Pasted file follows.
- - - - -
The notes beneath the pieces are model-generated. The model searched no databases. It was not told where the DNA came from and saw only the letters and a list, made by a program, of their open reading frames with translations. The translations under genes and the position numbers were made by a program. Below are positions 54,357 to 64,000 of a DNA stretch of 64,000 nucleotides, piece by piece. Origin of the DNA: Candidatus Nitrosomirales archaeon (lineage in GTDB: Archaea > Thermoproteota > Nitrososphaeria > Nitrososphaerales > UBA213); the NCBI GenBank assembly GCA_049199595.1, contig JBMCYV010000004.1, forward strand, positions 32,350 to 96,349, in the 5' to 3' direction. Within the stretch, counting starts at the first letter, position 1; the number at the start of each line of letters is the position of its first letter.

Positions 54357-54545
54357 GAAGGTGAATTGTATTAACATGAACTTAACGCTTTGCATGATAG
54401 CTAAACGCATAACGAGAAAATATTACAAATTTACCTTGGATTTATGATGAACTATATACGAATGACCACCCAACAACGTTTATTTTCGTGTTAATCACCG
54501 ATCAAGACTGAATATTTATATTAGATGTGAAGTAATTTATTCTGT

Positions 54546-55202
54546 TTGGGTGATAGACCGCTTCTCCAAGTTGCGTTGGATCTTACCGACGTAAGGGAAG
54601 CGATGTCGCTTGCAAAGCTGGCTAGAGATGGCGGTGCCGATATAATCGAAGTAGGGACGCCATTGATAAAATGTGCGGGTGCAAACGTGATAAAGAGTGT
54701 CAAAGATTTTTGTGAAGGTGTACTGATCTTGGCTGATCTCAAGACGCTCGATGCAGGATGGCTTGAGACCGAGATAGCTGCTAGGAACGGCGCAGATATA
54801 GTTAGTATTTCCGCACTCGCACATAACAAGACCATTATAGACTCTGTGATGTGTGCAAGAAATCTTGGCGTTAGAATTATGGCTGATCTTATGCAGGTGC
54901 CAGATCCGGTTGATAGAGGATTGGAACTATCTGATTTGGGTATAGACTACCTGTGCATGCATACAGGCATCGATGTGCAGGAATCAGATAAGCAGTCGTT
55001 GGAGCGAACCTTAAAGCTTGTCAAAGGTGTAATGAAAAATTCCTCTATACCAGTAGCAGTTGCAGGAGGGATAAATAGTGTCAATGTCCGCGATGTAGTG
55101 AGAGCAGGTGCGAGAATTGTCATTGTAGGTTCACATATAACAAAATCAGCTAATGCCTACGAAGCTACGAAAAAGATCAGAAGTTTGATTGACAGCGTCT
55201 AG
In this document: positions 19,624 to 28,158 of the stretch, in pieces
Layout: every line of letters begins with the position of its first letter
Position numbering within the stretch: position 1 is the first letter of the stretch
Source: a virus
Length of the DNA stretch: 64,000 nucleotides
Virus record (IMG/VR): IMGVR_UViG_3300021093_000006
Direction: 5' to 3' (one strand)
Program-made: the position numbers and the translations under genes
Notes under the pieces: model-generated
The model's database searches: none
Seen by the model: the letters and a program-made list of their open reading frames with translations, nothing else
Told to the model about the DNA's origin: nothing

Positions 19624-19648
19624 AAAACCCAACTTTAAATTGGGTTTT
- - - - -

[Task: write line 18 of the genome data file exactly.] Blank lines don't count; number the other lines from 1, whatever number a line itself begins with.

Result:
Source: a virus